History of the Tuxedo

Ever wonder about the story behind the tuxedo? Or how this special black and white ensemble, casually referred to as a "tux," or even "penguin suit," became men's expected attire for special occasions? There are several theories about the "invention" of the tuxedo, but popular belief credits a man with a name as fancy as his creation -- Pierre Lorillard IV. Pierre Lorillard was a wealthy tobacco magnate of the 19th century. He and his family lived 40 miles northwest of New York City in a residential colony called Tuxedo Park, founded on land acquired from the Algonquin Indian tribe. The land was originally called P'tauk-seet-tough, named after the tribal chief and meaning "home of the bear." The town's founders kept the phonetics of the name and christened the area Tuxedo Park.

The Lorillards circulated among the highest social circles and Pierre Lorillard helped establish Tuxedo Park as an elite hunting and fishing destination. A large, Italian labor force comprised of skilled artisans was used to construct a series of elegant homes within the walled area which remain part of a designated historical area. Tuxedo Park thus became a high profile residence and resort for the world's rich and famous. And, as would be expected, an extravagant social scene soon followed. Tuxedo Park's residents and regular guests even established their own social organization called the Tuxedo Club.

The Tuxedo Club's first annual Autumn Ball was held in October of 1886. At the time, men's formal dress consisted of long tailcoat and white tie. However, the assumedly dashing Pierre Lorillard commissioned a modified "tailless" black jacket to wear to the ball. Some say Lorillard was inspired by a dinner jacket designed by Savile Row tailor Henry Poole & Co., tailor to England's Prince of Wales who later became King Edward VII. Others claim he simply had the custom-made jacket styled according to the shorter shape of the red jackets then worn for formal fox hunts. No matter the source of inspiration for the new formal attire, it was a small, but radical departure from the traditional long tailcoat.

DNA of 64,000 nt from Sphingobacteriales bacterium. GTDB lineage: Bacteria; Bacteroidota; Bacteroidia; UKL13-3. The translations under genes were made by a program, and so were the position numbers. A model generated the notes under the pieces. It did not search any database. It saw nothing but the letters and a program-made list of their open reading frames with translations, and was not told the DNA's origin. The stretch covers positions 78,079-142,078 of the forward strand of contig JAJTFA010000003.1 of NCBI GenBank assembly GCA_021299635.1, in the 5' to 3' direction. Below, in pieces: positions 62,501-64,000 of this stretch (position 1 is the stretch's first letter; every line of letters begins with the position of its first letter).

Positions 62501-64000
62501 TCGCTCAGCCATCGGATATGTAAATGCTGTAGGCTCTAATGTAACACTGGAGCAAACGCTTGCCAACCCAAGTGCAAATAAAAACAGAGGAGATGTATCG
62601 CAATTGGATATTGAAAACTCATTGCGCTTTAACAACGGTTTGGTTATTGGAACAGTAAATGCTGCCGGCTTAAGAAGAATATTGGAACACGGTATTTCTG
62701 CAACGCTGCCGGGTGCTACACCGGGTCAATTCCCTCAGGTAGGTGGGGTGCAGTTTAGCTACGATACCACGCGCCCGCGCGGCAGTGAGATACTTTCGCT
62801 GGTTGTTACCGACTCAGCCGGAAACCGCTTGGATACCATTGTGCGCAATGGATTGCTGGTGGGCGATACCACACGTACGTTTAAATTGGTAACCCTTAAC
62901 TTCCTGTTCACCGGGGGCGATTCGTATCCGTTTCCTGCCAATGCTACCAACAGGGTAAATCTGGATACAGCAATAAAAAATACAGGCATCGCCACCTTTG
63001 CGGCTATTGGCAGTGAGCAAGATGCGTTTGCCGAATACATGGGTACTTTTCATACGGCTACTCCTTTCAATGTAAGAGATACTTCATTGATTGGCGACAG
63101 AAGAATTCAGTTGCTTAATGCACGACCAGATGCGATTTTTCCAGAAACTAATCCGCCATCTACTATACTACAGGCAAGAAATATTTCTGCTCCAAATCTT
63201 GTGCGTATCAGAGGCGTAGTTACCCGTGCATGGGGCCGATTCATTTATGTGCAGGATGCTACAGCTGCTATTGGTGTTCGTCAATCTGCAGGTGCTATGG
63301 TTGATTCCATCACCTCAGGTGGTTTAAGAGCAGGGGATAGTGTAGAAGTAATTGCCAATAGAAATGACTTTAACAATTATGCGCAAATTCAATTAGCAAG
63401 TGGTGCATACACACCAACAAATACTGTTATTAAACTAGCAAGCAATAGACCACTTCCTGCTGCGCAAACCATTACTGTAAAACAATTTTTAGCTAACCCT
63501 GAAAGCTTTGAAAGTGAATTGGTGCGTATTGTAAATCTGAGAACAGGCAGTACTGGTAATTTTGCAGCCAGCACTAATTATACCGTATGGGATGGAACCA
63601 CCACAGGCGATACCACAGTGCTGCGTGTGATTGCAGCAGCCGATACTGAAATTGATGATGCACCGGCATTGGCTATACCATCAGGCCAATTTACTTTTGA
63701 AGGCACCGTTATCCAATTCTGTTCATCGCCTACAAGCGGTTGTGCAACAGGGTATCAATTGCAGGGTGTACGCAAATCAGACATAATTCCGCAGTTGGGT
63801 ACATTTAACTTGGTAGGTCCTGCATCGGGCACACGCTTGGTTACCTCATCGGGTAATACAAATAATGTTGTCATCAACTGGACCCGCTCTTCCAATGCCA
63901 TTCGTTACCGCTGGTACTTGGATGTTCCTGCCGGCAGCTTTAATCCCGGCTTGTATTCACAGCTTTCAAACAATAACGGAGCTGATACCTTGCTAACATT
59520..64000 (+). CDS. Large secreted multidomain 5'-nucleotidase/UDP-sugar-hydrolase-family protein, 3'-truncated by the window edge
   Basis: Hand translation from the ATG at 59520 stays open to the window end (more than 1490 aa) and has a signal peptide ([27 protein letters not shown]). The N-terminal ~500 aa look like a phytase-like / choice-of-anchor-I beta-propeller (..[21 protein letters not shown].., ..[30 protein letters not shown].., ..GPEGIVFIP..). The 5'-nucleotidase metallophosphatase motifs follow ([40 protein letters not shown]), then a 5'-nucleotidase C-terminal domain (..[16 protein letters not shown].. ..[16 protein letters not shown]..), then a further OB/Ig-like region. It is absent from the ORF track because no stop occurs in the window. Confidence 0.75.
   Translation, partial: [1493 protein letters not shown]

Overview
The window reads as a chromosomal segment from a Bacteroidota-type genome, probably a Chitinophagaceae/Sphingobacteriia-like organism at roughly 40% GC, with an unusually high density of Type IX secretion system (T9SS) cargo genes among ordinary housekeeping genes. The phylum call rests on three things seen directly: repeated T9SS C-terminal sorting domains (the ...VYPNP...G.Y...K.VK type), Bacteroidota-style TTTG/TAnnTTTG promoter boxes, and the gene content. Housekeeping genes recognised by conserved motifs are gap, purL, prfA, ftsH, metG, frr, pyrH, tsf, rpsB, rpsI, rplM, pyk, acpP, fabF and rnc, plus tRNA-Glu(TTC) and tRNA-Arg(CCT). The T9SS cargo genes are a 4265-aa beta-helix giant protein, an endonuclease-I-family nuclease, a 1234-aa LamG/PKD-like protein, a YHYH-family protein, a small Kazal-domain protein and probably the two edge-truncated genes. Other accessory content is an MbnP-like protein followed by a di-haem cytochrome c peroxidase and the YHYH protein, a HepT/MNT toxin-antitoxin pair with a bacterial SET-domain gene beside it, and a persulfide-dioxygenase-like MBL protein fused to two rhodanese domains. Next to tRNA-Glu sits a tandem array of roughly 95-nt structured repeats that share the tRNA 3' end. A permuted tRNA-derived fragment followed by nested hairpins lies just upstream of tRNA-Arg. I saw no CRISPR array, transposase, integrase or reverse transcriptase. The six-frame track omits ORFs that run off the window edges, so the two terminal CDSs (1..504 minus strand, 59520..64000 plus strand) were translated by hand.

Despite his intent, Pierre Lorillard did not go through with his fashion plans for the ball. However, his perhaps more rebellious son Griswold Lorillard, along with several of his friends, did wear the short jacket to the ball. Due to the lofty social status of the young men, the short jacket was instantly admired as a striking fashion statement rather than condemned as a fashion faux pas. Pierre Lorillard's short jacket, donned by his son Griswold, was quickly copied and when gentlemen wearing tuxedos were admitted to the Dress Circle of New York's Metropolitan Opera in 1889, the success of this new fashion was confirmed. The "tuxedo," so dubbed after the town of its debut, thus went from fashionable trend to timeless classic.

The tuxedo is a standard in American formal attire and is a ubiquitous symbol of celebration and special occasion for men of any and all levels of society. It is the quintessential men's attire for formal affairs and an obvious choice for all but the most formal of weddings, galas, balls, formals, and high school proms. Pierre Lorillard's fashion deviation has become the enduring standard for men's formal attire. Nothing says tradition and elegance like the tuxedo.